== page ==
Thursday, August 24, 2017

Two Differences (guest post by Macy)

I want to talk about the big differences that there are between the United States and Congo. I like to be in Congo because I go to a very nice school that I’ve been in for 5 years and I can speak French (although, this year I will be changing schools). I have lots of friends at my school. I have a best friend and her name is Jessica. But, I also have another best friend, who does homeschool, and her name is Grace. Sometimes, I like to go shopping with my Mom or Dad at the grocery store and little markets where we buy fruits and vegetables. In both places, I play with my brother Connor, although in Congo, I don’t have to share a room with him (thankfully).

My cousin who lives in Oklahoma
I like to go and eat at Panda Express while we’re in the United States. I also like to go to Mexican food restaurants and eat enchiladas, chips and salsa, and warm tortillas (flour, not corn). While in Congo, we mostly eat sandwiches, chicken, rice and fresh vegetables. I enjoy getting to see my grandparents and cousins. People notice me less and I can fade into the background easier in the States, too. However, I do not like the automatic toilets, because it flushes on you and I can’t get away fast enough.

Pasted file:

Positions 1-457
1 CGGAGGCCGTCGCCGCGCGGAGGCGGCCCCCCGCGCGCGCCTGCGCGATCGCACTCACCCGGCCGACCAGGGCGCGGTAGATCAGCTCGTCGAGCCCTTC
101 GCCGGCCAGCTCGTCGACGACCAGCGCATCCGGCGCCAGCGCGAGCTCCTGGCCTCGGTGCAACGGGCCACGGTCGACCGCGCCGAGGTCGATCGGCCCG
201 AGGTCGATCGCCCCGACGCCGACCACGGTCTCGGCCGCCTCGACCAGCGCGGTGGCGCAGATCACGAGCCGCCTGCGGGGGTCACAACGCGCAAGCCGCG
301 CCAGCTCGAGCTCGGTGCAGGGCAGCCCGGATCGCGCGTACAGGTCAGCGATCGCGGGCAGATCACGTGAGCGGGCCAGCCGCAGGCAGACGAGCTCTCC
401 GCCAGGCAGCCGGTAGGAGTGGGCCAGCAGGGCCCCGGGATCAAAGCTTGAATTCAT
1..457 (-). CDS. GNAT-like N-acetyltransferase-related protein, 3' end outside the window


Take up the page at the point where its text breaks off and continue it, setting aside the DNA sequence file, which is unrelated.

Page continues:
Helping our Dad with a service in the US
When we’re visiting the United States, I enjoy that church isn’t as long as it is in Congo (it’s usually 3 hours long). I enjoy going to Children’s Church and that it’s in English, my first language. In Lubumbashi, it’s mostly in Swahili or sometimes French. But, one thing I like about church in Congo is that choirs of girls, women or boys sing and dance up front.

What I also like about living in Congo is that we have four dogs, two males and two females. We have two German Shepherds, a Great Dane and a dog that is a mix of some kind. Their names are Nala, Bowser, Jupiter and Samson. We’ve also had different sets of puppies that we like to play with.

Thank you for reading my blog. I hope you found it educational and funny.

Que Dieu vous bénisse,

Macy
Time at the Beach in Mississippi
My cousins who live in Louisiana
Church friends in Lubumbashi
Friends in Lubumbashi

Thursday, June 1, 2017

Why General Assembly?